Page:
Re: [Doh] [DNSOP] [EXTERNAL] Re: New I-D: draft-reid-doh-operator

Brian Dickson <> Mon, 25 March 2019 08:15 UTC

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From: Brian Dickson <>
Date: Mon, 25 Mar 2019 09:14:44 +0100
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To: Patrick McManus <>
Cc: "Winfield, Alister" <>, Eric Rescorla <>, "" <>, "" <>, "" <>, "" <>, "" <>
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Subject: Re: [Doh] [DNSOP] [EXTERNAL] Re: New I-D: draft-reid-doh-operator
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On Mon, Mar 25, 2019 at 8:52 AM Patrick McManus <>

> I'm not pushing against DoT per se in this thread, I am pushing against
> the notion that a client has an obligation to the network to provide a
> clear channel for traffic analysis and downgrade triggers.
> fwiw - there are lots of reasons an http client is going to be interested
> in an http substrate beyond just traffic analysis defense. It has the
> potential for better overall application responsiveness - by sharing
> connections and handshakes with other http data. I don't think that
> particular discussion is important to this thread.

Actually, it really is.

At a minimum it needs to be treated as an assertion that is subject to
validation or refutation.

This is a refutation:

The DoH operators who have made public statements (google and cloudflare
are two I am aware of), have specifically indicated that NO OTHER HTTPS
TRAFFIC will be shared on the IPv{46} addresses serving Do{HT}.

So, the handshakes and sharing argument is specious at best, and bogus at

The ONLY difference in browsers doing DoH vs DoT, under the hood, is that
DoT does not require the encoding/decoding of the DNS messages (plus all
the other HTTP overhead).
Both DoT and DoH require DNS messages in wire format be constructed first,
and after whatever decoding, wire format responses processed by the client.

A cursory analysis of the logic -- extra encoding vs no extra encoding --
essentially proves by "the triangle inequality"* that DoH cannot be faster
than DoT when comparing same-client to same-server.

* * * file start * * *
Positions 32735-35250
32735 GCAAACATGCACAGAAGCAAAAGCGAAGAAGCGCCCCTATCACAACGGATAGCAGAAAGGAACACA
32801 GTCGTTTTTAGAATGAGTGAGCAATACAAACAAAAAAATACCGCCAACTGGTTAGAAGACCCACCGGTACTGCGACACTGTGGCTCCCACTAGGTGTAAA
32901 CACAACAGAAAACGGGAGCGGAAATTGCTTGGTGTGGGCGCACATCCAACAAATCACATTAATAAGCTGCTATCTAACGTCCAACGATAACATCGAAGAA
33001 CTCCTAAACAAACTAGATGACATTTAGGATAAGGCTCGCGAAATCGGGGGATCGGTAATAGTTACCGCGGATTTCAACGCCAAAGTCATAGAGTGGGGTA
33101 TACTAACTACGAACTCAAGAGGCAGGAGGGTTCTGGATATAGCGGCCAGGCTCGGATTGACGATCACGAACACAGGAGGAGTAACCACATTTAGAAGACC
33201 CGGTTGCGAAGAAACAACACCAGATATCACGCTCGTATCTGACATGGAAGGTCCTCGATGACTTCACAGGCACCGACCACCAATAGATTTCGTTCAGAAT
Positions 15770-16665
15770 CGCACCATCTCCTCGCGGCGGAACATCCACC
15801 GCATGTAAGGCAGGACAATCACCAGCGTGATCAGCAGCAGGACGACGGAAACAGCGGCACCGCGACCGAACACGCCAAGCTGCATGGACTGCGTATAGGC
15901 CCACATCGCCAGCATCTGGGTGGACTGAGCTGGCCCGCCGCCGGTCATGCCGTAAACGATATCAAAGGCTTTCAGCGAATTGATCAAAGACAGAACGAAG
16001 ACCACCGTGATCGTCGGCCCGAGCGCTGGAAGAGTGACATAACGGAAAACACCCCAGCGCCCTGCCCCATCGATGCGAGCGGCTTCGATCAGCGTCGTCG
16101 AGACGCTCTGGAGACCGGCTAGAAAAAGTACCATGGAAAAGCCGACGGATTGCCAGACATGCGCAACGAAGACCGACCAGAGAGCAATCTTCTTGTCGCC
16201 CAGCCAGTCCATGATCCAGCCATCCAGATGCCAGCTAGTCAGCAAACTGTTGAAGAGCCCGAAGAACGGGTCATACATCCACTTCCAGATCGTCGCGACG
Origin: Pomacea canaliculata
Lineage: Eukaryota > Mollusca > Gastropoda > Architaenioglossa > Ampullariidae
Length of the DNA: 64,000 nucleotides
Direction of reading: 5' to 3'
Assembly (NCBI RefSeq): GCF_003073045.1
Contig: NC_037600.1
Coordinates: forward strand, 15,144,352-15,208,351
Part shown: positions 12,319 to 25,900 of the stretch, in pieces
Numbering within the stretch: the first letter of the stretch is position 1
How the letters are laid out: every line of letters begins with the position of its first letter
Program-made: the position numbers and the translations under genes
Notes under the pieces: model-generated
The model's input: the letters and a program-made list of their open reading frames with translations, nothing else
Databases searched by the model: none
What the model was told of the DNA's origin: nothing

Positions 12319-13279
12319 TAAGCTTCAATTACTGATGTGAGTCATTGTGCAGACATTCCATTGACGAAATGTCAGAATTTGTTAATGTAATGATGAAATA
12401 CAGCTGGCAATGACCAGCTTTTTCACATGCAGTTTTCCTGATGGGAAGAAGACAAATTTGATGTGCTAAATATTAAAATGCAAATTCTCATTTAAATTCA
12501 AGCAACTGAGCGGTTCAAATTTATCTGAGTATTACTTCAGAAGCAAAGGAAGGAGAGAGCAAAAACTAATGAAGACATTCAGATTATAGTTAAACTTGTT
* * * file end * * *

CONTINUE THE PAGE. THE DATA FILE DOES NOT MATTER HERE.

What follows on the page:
*(the sum of lengths of two sides is greater or equal to the length of the
third side) In this case two sides are the same length (processing of TLS
and DNS) and the other side is extra processing of HTTP encoding, headers,
etc., and the sum is (HTTP + common path) , compared with (common path).
HTTP is not a zero-cost flow, so HTTP + x > x. QED.

> On Mon, Mar 25, 2019 at 6:35 AM Brian Dickson <
>> wrote:
>> Sent from my iPhone
>> On Mar 24, 2019, at 10:42 PM, Patrick McManus <>
>> wrote:
>> On Sun, Mar 24, 2019 at 10:31 PM Brian Dickson <
>>> wrote:
>>> This is important for network operators in identifying encrypted DNS
>>> traffic,
>> not all clients acknowledge a network's right to do such things at all
>> times. And of course it would be useful to tell the difference between
>> policy and a RST injection attack.
>> If the client does acknowledge the network has the right to set policy -
>> then the policy can be set on the client using existing configuration
>> mechanisms that allow the client to differentiate between authorized
>> configuration and perhaps less-authorized folks identifying their DNS
>> traffic. This is well worn ground in the HTTP space.
>> What I find interesting, is that as far as I can tell, everything you
>> wrote applies equally to DoH and DoT, if the transport is the only
>> difference. E.g. Same client browser, same DNS service, accessed via DoH or
>> DoT.
>> Are you suggesting (or claiming) otherwise, and if so, please elaborate?
>> Brian